Difference Between Durga And Parvati
Durga, in the Hindu religion, is either one of the consorts of Shiva (Siva) or one of the forms of Devi, the chief consort of Shiva and the mother goddess and creative spirit of Hinduism. Shiva is one of the two principal gods of contemporary Hinduism, the other being Vishnu (Visnu). Durga is militant and noted for her power. Although well-disposed toward humankind, she is fierce in her treatment of the forces of evil. She can be contrasted in appearance with Kali, her counterpart: Kali is represented as grotesque, whereas Durga is depicted as a woman of celestial beauty.
Durga’s principal feats in Hindu legend have to do with the slaying of demons during her descents to earth in various incarnations, or avatars. She was created from the flames of rage that leapt from the gods’ mouths after they had been driven out of the celestial kingdom by Mahisa, a buffalo demon. The gods each gave Durga a weapon of combat—Vishnu a discus, Shiva a trident, and Surya a flaming dart—and Durga went to the Vindhya mountains, where she met and killed Mahisa after a violent struggle.
In iconography, Durga is represented wearing a crown and numerous jewels, with a weapon in each of her many arms. She steps down upon the body of a vanquished demon from her steed, a lion, who tears at the demon’s body with its claws. As with Kali, the chief center for contemporary worship of Durga is in Bengal. Durga is celebrated at the Durgapuja, a great festival held during the fall.
Parvati, spouse of the god Shiva and dominant in the Hindu female pantheon under her diverse names and forms, such as Sati, Uma, Durga, and Kali. The origins of the cult may be traced to the Harappan civilization (about 2500–1700 B.C.), where the mother-goddess in two distinct forms, benevolent and malevolent, was worshiped as a household deity. This fertility goddess also was the protector of human beings, especially of children, from epidemic diseases. In later developments the Devi cult has benevolent and malevolent aspects as Jagadamba (Mother of the World) and as Kali (the Black One), who wears a garland of skulls.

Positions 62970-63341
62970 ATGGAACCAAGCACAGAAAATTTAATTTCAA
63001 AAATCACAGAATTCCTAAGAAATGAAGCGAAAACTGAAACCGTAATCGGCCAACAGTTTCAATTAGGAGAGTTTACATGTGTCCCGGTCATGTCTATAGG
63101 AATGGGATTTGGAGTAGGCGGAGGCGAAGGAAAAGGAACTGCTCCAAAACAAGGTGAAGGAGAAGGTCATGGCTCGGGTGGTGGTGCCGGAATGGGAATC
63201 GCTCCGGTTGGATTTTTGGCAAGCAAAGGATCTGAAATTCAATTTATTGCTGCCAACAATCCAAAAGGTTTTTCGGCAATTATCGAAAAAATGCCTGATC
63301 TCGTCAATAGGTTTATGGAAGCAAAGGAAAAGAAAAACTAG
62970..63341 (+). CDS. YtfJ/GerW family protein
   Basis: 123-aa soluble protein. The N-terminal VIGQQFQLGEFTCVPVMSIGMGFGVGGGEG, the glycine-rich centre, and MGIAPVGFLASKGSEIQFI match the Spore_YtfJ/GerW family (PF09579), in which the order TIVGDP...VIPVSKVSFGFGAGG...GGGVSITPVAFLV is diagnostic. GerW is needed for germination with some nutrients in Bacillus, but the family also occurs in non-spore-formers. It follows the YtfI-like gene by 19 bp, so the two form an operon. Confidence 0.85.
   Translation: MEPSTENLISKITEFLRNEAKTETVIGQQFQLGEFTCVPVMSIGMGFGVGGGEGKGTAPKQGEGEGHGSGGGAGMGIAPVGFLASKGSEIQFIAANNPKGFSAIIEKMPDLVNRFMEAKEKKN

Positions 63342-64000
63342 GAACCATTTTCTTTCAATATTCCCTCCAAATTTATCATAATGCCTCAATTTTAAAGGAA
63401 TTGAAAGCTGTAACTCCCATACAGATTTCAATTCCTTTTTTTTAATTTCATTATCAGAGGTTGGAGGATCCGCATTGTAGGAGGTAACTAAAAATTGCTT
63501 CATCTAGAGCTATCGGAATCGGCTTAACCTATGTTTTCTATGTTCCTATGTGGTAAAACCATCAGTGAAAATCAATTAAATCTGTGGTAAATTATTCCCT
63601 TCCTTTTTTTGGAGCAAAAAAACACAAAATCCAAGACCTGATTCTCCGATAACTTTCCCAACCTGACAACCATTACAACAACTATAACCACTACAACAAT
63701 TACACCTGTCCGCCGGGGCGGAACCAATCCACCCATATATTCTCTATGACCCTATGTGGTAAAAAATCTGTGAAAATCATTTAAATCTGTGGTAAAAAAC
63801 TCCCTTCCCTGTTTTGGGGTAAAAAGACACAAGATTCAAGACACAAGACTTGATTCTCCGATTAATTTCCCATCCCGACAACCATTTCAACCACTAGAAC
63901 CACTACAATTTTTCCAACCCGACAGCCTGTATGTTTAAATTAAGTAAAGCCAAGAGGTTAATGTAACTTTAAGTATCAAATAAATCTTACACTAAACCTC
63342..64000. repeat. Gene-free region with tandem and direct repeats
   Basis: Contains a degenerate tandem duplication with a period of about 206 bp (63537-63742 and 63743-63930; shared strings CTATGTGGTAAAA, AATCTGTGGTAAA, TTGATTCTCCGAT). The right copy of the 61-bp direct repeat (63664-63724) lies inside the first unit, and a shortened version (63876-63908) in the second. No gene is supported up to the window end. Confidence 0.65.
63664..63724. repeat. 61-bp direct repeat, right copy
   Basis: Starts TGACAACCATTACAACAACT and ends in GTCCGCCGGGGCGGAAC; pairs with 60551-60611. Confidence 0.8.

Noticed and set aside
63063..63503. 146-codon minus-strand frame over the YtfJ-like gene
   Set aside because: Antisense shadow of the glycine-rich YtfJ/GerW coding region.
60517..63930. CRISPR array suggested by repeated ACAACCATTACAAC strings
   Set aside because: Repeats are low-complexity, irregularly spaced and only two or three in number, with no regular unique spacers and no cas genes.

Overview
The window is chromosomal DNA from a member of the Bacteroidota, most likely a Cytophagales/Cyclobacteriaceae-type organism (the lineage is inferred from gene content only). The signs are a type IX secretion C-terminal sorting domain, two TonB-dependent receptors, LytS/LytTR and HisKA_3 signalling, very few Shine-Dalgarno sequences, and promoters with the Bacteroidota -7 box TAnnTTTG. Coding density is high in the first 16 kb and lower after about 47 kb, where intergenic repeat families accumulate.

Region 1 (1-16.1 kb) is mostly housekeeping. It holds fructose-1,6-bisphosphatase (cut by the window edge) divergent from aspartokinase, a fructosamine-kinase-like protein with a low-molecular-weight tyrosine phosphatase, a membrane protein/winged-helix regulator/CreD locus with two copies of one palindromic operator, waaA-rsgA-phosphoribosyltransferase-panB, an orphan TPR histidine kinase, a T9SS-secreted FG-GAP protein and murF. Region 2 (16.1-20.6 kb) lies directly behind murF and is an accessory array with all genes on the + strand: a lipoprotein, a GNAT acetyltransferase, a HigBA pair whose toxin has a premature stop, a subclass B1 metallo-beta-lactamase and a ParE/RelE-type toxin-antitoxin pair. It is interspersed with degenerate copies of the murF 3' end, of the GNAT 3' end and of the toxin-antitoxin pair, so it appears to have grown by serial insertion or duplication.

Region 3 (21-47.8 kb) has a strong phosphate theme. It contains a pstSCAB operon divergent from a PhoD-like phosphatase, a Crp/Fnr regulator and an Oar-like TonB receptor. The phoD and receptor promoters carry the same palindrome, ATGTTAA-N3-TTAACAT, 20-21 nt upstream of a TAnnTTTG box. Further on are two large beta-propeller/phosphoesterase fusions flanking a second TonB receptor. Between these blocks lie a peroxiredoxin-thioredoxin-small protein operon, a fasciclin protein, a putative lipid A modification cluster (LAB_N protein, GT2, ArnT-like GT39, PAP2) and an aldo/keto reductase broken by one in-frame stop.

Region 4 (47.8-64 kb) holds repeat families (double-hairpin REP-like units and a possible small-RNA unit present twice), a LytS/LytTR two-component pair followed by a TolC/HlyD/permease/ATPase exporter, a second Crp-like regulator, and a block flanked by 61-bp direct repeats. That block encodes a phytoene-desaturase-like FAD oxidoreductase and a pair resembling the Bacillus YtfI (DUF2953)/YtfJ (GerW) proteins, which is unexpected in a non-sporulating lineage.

The earliest mention of Parvati in Hindu religious literature occurs in one of the Upanishads. In later, Puranic works she is called the daughter of the Himalaya. The story of the marriage of Shiya and Parvati is celebrated in numerous sculptural representations in temples of Maharashtra, Karnataka, Andhra Pradesh, and Tamil Nadu states. This theme is also used by the great Sanskrit poet Kalidasa in his epic Kumarasambhava. The union of Shiva and Parvati resulted in the birth of their son Kumara (Skanda), who vanquished the demon Taraka. Ganesha, the elephant-headed god of wisdom and wealth, was the second son of Parvati and Shiva.
In her aspects of Durga/Kali, Parvati is a fierce goddess, often the patron deity of warriors. Worship of Kali is popular in Bengal, and her festival in October–November each year is celebrated with immense enthusiasm. Finally, Parvati is also regarded as the shakti (female energy) of Shiva and figures prominently in the esoteric Tantric cults.